Has Light Pollution Wiped Out the Arthropods?

Is it possible that the vast and consistent decline in the numbers of insects and other arthropods is due to our ever-increasing use of artificial, electric lights at night?

If so, then we are in really big trouble — but we can solve it, by turning out the lights!

Apparently I’m not the only person worried about this idea, which came to me when I thought about the enormous quantities of bugs I used to see 50 or 60 years ago every clear night, flying en masse to their deaths around every electric light bulb they could find. These days, my home’s outdoor lights (when on) seem to catch many, many fewer insects per hour than they did when we moved in 35 years ago… Surely those enormous numbers of dead insects around the outdoor lights must take a toll, and since artificial outdoor lighting is increasing world-wide at a rate of 2 to 6 percent per year, the effect is likely to have gotten more and more severe as time goes on.

Here are a couple of articles on the topic. This one you have to pay to read, unfortunately. This one cites the previous one, but gives a bit more information. Scientists at the University of Virginia are doing a long-term study on the effects of lighting on fireflies (aka lightning bugs): for one species, the females stopped responding to the light signals put out by the males if there was too much light; so if there are fewer female beetles answering, then there will be fewer eggs and smaller future generations. This web page goes into more details. I quote:

“There is an utterly magical time that occurs at tropical dusk. It is when the calls of birds wheeling overhead recede into the distance, and the constant pulse of insect and frog calls fills the air. The inflection point where both sounds are equal in volume coincides with a time when the failing light is ethereal. This heralds the other half of biodiversity, the nocturnal. Within the forest the phosphorescent light of Pyrhophorus beetles leaves green trails in their wake to tempt would be mates to follow. The eerie glow of bioluminescent fungi astonishes, but vanishes instantly in the light of a headlamp. The pale moonlight gives reflected glimpse of bats trolling the surface of oxbow lakes. Overhead one can gaze into black velvet sky to see stars, and comets and the cosmos beyond. This is the stuff dreams are made of.

Other forms of light are less benign to the magic of the forest. The first lights that send their electrical call in wild places draw myriads of insects. A riot of color, form and diversity that is impossible to imagine in advance. But the insects attracted to the electrical beacons will dwindle over time. Every week there will be fewer and fewer. This is because a great many die at dawn. Birds, toads and mammals quickly learn that there is a ready meal at the lights every morning, and that there is nowhere for the transfixed nocturnal denizens to hide. Ants too are regulars at the lights. With organized effectiveness they incessantly carry away the disoriented, the wounded and the dead. There are further consequences of artificial light as well.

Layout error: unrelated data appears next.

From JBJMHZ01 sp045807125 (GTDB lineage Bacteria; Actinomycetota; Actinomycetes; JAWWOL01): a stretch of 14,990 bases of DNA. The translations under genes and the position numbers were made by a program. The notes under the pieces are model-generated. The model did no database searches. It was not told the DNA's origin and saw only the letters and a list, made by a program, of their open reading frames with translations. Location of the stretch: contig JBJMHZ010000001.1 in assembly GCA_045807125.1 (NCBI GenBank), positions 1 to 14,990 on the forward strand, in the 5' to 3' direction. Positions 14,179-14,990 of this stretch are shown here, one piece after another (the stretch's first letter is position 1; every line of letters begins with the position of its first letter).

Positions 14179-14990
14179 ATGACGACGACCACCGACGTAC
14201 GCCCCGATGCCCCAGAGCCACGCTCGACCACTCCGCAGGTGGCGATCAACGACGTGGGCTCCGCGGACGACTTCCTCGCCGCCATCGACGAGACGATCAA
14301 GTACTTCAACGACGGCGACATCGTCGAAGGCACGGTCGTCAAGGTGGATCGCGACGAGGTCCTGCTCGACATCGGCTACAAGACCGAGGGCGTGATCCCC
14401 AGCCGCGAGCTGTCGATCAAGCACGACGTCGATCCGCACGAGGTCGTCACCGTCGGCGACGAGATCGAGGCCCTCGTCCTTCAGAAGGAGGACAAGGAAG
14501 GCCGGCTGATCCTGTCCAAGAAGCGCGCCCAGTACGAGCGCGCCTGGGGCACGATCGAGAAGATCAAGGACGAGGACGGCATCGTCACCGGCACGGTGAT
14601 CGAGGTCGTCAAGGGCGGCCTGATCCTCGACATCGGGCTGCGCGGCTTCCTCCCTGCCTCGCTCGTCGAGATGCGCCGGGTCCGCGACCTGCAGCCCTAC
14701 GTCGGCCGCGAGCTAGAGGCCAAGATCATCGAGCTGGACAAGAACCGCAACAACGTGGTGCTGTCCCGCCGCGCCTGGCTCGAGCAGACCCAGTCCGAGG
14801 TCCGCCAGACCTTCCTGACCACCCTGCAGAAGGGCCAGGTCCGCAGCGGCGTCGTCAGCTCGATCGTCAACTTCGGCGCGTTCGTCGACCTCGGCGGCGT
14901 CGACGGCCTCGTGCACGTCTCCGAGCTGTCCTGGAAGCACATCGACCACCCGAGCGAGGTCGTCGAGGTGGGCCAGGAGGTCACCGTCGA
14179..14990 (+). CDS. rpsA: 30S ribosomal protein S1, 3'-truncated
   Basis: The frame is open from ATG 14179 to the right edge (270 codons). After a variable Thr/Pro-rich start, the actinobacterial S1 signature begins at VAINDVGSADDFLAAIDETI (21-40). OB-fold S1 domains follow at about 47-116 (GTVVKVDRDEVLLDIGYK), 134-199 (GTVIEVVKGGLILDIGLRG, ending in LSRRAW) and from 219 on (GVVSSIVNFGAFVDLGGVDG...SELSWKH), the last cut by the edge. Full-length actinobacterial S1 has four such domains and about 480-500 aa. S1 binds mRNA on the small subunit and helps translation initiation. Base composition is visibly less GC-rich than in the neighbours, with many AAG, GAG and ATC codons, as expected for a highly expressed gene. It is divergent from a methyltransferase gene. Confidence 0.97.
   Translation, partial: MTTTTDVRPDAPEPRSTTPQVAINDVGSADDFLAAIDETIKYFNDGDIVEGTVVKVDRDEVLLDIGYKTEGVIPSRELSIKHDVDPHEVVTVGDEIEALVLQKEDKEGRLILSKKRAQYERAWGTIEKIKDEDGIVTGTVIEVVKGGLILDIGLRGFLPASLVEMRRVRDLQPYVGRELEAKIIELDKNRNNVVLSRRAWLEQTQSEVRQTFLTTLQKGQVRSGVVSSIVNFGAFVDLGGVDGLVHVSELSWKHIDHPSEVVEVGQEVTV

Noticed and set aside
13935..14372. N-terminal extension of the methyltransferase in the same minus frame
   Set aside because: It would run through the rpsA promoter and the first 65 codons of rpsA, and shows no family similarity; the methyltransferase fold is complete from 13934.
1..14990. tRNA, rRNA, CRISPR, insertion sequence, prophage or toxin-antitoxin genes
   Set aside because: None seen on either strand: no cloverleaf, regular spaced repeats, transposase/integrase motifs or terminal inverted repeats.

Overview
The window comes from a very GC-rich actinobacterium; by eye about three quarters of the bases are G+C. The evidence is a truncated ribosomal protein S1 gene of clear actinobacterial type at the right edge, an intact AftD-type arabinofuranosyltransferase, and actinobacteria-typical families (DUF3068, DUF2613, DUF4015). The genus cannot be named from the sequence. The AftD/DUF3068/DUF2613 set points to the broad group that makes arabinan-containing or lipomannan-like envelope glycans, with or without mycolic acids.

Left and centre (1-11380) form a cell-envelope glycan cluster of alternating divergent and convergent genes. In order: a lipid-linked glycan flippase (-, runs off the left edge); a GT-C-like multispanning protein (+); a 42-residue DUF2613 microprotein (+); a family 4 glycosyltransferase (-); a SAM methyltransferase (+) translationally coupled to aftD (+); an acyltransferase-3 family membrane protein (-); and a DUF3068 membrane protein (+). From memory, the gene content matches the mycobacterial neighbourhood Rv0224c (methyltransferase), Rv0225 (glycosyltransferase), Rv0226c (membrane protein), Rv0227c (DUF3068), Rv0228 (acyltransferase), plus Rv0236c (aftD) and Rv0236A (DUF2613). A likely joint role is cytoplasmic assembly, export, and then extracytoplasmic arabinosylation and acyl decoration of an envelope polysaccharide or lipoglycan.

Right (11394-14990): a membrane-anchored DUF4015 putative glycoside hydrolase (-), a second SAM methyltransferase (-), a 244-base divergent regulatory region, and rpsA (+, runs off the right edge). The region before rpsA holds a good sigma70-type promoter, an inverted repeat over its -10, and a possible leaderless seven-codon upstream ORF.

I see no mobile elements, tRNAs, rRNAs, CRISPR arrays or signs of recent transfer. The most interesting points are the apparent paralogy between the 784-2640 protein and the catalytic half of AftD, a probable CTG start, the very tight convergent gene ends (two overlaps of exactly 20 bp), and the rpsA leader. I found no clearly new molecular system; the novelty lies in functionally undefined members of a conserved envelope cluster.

Even the most urbanized person cannot fail to pause at the sight of butterflies. Butterflies are insects that require light of the sun to fly, to reproduce, and to flourish. Daylight is their realm. Nonetheless, a major part of their life cycle, the caterpillar, is a creature often active only at night. To find many caterpillars one must be armed with a flashlight and use the cover of night. The introduction of artificial lights in natural areas has a generous impact on the diversity, distribution and the abundance of butterflies. With electric lights come the roads. With roads come vehicles, people, habitat destruction and more lights. This is quickly attended by a reduction in the species of both adult butterflies and the food plants their caterpillars depend on for survival. The area becomes the realm of common weeds, and this reduces butterfly diversity even more. Fewer plant species equates with fewer butterfly species. This is not illusion or fancy, but common sense that even a child can grasp and measure its truth.

I never thought that so many places dreamed of in my youth could be marked so deeply by the human hand. Crucial details embodied in the concept of forest held by our predecessors are lost by each passing human generation. I understand that during my grandparent’s lifetime large carnivores, herds of elephants, and vast expanses of tropical wilderness were common. My experience has been less rich. Many times I’ve tried to imagine the tropical forests experienced by naturalists a century ago and concluded that they would be shocked at the current scale of decimation, and the intruding pervasiveness of electrical light. In their eyes, our concept of forest would lack depth and vitality. Where is the tropical wilderness? When its absence is finally recognized will we try to reconstruct it like historians who earnestly, but vainly attempt to recreate the vital spark of a culture that has passed from living memory? How will we account for and connect all the parts?

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